Partners in Motion: Gender, Migration, and Reform in Antebellum Ohio and Kansas
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Partners in Motion:
Gender, Migration, and Reform in Antebellum Ohio and Kansas

In December 1861, six young women armed with hatchets and axes marched into a saloon in Mound City, Kansas, and proceeded to smash all the bottles and kegs they could find. One of the ringleaders was twenty-four-year-old Sarah Grimké Wattles. While her collaborators, her younger sisters Emma and Mary Ann and the Botkin sisters, kept the bartender busy, Sarah walked out onto the street, where a whisky drummer had stopped his wagon and was standing with a group of onlookers enjoying the show. Sarah calmly strolled around the wagon and opened all the spigots on the barrels, letting the whiskey run onto the street. The drummer accosted Sarah, threatening to strike her down, but Amelia Botkin stepped between them and promised to split his head open with her hatchet if he did not back off. Townspeople intervened and nearly lynched him for even suggesting that he might hit a woman. Sarah, Emma, and Mary Ann, "almost drunk from the whisky fumes," returned home as conquering heroines.1 Everyone agreed that their fledgling frontier town was much better off without the pernicious presence of the saloon. Even the bartender, "By" Hildreth, years later thanked Emma Wattles for turning him from his wicked ways.2

The Wattles girls moved to Kansas in 1855 with their parents, Augustus and Susan Wattles, who had worked for the abolition of slavery since the mid-1830s. Along with Augustus's brother and his wife, John and Esther Wattles, they migrated from New England to Ohio, lived in many places in Ohio and Indiana, and then moved out to Kansas to work for the free-state cause after the passage of the Kansas-Nebraska Act. Like many abolitionists, both Wattles families embraced other reforms including temperance, diet reform, and women's rights. They passed their progressive views about the need to improve society and to expand opportunities for women on to their children, especially to their daughters. For the Wattles, migration became a necessary means for accomplishing gender reform.

In their mobility, the Wattles family typified Americans of the nineteenth [End Page 102] century. In 1850 nearly half of all heads of household resided in a state not adjacent to the state of their birth. During the decades before the Civil War, Ohio, called the "gateway to the West," had one of the most transient populations in the country.3 As New Englanders, the Wattles would have found much company in Ohio, especially in the Western Reserve in the northeast and around Marietta along the Ohio River. In these areas, the compact communities centered on church and school and governed by participatory local government reflecting the culture of New England. So did the acquisitive nature of the people, eager to "get ahead" materially. Elsewhere in Ohio, settlers arrived from Pennsylvania to establish scattered farms across the middle belt of the territory, while Southerners, many originally from Virginia, relocated to southern areas of the state. In these regions with more dispersed settlement, the county government prevailed so that Ohio came to reflect a blend of cultures.4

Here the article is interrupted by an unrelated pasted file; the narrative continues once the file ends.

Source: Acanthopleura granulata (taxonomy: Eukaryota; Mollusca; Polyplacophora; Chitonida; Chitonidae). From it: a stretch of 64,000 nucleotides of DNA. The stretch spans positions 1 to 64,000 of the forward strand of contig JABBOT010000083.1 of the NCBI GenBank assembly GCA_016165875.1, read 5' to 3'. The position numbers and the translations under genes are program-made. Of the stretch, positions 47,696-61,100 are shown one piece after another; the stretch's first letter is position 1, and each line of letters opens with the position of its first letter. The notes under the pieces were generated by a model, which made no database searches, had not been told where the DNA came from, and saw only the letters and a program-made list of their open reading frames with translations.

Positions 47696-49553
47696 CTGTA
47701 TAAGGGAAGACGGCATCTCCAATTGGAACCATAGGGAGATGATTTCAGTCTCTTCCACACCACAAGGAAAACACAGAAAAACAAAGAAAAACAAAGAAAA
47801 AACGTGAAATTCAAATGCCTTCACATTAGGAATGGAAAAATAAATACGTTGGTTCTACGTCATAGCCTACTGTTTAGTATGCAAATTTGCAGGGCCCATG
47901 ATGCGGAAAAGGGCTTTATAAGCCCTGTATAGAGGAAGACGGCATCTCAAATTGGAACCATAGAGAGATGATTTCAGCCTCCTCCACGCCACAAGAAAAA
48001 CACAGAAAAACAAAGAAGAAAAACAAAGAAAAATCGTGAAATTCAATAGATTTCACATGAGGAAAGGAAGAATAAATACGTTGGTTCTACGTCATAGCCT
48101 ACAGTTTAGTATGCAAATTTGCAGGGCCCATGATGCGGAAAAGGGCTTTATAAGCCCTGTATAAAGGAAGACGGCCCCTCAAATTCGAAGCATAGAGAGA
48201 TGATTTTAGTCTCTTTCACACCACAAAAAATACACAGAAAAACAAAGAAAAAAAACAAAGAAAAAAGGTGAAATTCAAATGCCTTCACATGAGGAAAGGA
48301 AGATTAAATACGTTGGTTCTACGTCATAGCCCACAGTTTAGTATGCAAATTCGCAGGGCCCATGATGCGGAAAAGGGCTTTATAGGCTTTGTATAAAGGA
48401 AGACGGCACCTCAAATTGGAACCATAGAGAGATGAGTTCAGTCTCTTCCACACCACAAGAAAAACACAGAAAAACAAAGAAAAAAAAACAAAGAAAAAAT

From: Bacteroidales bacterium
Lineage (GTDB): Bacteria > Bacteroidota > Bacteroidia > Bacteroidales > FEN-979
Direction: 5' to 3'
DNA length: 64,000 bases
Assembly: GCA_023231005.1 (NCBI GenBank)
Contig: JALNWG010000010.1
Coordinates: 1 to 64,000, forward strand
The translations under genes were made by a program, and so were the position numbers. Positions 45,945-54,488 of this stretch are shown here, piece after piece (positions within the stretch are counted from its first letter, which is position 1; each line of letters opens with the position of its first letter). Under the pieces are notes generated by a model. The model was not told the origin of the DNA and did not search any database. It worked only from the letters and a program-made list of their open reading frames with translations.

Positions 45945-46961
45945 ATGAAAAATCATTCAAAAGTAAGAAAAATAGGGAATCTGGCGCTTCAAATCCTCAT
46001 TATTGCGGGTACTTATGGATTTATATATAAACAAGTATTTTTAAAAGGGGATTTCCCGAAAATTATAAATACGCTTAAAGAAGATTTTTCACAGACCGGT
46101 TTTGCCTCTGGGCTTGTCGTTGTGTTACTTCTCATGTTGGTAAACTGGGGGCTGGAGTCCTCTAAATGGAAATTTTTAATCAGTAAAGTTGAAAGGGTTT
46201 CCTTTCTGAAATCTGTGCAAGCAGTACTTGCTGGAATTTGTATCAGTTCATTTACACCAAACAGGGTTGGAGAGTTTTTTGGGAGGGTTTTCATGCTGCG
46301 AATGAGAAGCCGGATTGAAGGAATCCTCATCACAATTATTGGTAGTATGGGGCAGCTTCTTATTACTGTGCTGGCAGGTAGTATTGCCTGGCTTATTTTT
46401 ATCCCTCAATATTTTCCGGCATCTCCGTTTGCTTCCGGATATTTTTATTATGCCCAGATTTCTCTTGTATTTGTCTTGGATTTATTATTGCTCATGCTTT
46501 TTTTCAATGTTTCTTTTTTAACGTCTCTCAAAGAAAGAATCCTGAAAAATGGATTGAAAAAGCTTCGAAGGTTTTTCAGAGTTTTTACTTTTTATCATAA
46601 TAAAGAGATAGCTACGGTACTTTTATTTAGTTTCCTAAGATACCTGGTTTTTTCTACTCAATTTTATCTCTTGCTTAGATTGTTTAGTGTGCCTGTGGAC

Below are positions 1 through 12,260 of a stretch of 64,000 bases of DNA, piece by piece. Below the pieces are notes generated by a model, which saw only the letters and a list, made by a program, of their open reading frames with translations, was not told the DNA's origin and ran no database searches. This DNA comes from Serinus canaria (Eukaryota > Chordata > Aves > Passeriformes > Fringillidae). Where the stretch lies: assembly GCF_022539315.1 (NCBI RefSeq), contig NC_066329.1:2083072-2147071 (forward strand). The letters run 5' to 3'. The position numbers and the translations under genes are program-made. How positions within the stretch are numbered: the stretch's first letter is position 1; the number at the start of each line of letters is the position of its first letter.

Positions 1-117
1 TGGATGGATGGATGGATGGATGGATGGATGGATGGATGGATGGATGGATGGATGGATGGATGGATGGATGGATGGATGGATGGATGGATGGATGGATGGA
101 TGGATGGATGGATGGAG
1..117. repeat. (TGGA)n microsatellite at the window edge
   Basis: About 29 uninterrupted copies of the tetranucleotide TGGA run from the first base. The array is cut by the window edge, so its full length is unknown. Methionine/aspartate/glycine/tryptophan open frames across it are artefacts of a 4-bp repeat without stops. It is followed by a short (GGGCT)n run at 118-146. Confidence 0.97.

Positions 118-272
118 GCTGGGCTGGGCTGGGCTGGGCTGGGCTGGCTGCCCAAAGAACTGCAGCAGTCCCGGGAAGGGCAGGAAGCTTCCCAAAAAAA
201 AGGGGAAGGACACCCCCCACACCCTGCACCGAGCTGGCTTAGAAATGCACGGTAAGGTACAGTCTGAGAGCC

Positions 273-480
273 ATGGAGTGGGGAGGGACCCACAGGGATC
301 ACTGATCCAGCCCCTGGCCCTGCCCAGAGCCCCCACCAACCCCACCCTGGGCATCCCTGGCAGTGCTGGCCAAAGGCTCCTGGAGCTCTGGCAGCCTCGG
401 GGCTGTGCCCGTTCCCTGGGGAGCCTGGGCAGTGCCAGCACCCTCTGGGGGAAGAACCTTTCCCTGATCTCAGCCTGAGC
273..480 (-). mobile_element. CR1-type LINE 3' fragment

Whatever the settlement pattern, however, these newcomers to Ohio, and to the neighboring states of Michigan, Indiana, and Illinois, hoped to improve themselves economically. Almost all of them desired land and links with commercial markets, seeking locations offering the potential for easy transportation and communication connections to outside markets. By migrating west, then, the budding entrepreneurs and farmers extended the commercial economy that was flourishing in Eastern urban centers.

Like all migrants, Yankees moved as family groups in a pattern of chain migration, with earlier settlers encouraging others to join them. As historian Susan Gray has suggested, Yankees in particular tended to form various organizations for the purpose of colonization. These emigration societies purchased land and established tight communities with the familiar institutions of school, church, and township government, arrangements that enabled them to negotiate the "dialectic of market and morality." Individualistic commercial capitalism could be very destructive to the cohesion of communities and families. By maintaining traditional institutions that provided the means for social control, transplanted Yankees felt they could embrace...